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Are you worried about glyphosate lingering in your garden soil? Maybe you recently purchased a home and are concerned about the soil history. Or maybe you are moving from conventional to organic and are worried about your past use of round up. This gardening in Canada article is going to look at glyphosate and garden soil.
If you are new to this blog my name is Ashley and I am a soil scientist. I am located in a Canadian Zone 3 and a USDA Zone 4. I write articles, make YouTube videos, Instagram & Facebook posts all designed for Canadians and Cold Climate gardeners using science-based methods. If you are looking for anything specific be sure to let me know in the comments down below.
Glyphosate is round up. Round up as a product that is typically used as a broad leaf herbicide. It is meant for killing plants that are not genetically modified to withstand glyphosate being used. But the question becomes how long does it survive in our soil.
The first place I looked was scientific literature and the journal entry I thought spoke the most relevant to gardeners was done by the university of Cambridge. This study took glyphosate and looked at its effects on soil microbiology. It’s jorkin to consideration the depth in which the pesticide penetrated and the potential application strength.
Soil Type & Glyphosate
A common theme among all the journals I read was soil type. And this makes sense to me because the bulk density of our soil will determine how deep the pesticide penetrates. If you have a clay soil it is likely that the pesticide will not penetrate as name into the soil profile. This means the effects of something such as glyphosate being added to the soil will take less time to dissipate.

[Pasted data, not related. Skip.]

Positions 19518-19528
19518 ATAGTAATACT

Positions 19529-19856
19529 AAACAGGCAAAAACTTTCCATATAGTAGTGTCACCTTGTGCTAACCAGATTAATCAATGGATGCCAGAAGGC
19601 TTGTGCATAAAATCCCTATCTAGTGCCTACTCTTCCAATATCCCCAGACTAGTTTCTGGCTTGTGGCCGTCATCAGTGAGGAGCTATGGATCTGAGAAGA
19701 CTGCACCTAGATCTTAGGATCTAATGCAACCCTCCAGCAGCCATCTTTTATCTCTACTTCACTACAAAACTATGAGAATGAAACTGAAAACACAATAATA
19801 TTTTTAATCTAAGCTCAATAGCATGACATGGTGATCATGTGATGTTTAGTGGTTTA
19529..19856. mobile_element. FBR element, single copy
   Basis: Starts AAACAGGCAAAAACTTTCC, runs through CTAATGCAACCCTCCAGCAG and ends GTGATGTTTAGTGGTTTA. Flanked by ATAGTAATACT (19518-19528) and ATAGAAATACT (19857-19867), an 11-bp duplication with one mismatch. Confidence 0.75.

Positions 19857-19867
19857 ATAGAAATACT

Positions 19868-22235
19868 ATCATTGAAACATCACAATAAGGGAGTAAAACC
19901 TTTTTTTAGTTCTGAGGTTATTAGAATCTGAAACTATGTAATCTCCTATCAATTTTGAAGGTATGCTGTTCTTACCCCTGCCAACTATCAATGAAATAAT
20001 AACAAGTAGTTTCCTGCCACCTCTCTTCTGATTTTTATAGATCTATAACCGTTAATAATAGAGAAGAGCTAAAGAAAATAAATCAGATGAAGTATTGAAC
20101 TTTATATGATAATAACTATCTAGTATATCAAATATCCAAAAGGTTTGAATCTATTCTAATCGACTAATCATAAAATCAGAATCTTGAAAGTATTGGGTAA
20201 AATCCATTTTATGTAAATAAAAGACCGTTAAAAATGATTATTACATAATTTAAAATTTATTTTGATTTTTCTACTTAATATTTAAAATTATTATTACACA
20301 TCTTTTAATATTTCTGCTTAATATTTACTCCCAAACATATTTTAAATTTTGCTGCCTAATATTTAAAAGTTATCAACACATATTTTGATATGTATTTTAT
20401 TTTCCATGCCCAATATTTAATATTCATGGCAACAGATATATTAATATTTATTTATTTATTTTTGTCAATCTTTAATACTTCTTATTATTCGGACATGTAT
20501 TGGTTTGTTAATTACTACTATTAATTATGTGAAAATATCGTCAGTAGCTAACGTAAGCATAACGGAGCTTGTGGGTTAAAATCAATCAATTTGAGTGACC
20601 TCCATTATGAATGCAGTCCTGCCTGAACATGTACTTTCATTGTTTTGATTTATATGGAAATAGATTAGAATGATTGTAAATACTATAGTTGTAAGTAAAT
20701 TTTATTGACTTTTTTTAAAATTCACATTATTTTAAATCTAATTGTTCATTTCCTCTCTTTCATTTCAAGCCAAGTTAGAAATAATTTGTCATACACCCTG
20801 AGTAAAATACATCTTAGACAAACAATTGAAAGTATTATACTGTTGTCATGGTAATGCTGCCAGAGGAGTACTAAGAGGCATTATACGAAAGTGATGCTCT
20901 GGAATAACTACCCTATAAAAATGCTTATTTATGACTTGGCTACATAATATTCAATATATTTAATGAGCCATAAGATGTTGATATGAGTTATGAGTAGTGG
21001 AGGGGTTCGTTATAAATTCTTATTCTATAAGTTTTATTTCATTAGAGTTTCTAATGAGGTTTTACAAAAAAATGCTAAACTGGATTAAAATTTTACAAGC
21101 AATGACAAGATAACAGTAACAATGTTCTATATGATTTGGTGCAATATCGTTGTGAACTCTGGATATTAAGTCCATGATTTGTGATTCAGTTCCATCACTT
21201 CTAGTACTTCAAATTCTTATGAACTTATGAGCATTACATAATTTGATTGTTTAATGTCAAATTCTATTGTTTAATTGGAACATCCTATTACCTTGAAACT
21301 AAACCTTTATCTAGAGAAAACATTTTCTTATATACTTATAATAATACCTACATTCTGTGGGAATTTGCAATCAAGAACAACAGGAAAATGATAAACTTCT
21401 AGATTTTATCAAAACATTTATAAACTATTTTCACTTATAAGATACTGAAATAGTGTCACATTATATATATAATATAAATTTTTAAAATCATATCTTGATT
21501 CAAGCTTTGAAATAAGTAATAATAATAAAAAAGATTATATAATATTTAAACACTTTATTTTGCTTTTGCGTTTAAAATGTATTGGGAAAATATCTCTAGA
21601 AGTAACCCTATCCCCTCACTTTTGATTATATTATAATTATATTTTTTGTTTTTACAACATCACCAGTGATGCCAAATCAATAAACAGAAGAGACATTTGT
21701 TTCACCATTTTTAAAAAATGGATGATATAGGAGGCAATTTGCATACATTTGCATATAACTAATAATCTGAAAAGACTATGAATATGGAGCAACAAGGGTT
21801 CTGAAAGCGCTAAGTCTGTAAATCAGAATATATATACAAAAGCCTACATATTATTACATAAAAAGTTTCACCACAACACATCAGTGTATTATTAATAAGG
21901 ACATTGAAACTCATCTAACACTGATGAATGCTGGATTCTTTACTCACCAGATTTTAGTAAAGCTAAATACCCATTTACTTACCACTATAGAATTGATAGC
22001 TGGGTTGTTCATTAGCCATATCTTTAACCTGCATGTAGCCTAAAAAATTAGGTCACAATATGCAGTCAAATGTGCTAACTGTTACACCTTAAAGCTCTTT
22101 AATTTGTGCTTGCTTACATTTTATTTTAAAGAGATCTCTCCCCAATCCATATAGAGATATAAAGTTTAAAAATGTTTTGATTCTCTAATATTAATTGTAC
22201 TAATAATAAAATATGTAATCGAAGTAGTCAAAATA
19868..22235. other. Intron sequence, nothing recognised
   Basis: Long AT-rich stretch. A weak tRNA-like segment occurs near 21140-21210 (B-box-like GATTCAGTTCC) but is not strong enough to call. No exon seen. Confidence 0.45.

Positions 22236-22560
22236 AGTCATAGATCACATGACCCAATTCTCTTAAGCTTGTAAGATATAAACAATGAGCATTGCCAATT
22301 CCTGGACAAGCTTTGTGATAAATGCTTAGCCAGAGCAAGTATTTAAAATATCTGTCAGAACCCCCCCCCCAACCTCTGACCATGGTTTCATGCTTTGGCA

However if you have a sandy soil type the glyphoseate is more likely to penetrate deeper. This means it can potentially move into an area that is not as inhabited by microbes. Therefore it may take a longer period of time for the pesticide to break down.
How Does Glyphosate Disappear From Garden Soil?
So the first question we need to ask is how does glyphosate disappear from Our soil profile. And this is actually a concept we know very well. If you’re not familiar with agriculture and agri Foods Canada let me give you a run down when it comes to pesticides.
Before any pesticide can be approved for using Canada it needs to go through a review. During this review the process of elimination needs to be determined. If there is no clear path that allows for that pesticide to disappear within a certain period of time then it is not approved.
In a case of glyph we know what it’s made from. The main components include things such as hydrogens, oxygens, carbons, phosphorus and nitrogen. If you pay attention in our 17 essential nutrients video series you already know that all five of those elements are macro nutrients for plants.
Do Microbes Eat Glyphosate
This means there are going to be microbes specifically designed to decompose elements that have these nutrients. This decomposition process will take place at the moment I’m going to say it interacts with the soil surface. Studies are mimicking this for us in extraordinary ways.
After glyphosate is applied there is an explosion of microbial activity. The way we do this is through measuring the carbon and nitrogen mineralization within the soil. There is a notable increase in mineralization rates at the time of glyphosate introduction. This increased mineralization rate continued onward for approximately 14 days.
It’s important to know that during the studies the mineralization rate went up but the microbial biomass did not. What I mean by that is that microbes didn’t multiply at an exponential rate adding to the microbial count. This is done despite the fact that there is an influx of carbon nitrogen mineralization.
The bacteria found to the the predominant decomposer of glyphosate are two isolates. Pseudomonas sp. and Bacillus sp. You can make this at home see the below video or this article.